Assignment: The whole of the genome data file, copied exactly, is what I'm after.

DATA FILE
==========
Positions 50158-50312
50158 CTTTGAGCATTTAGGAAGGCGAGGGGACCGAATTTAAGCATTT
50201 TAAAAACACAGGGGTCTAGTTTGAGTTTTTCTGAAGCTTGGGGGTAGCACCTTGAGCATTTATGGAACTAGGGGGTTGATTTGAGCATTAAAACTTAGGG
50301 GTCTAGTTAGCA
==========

Positions 50158-50312
50158 CTTTGAGCATTTAGGAAGGCGAGGGGACCGAATTTAAGCATTT
50201 TAAAAACACAGGGGTCTAGTTTGAGTTTTTCTGAAGCTTGGGGGTAGCACCTTGAGCATTTATGGAACTAGGGGGTTGATTTGAGCATTAAAACTTAGGG
50301 GTCTAGTTAGCA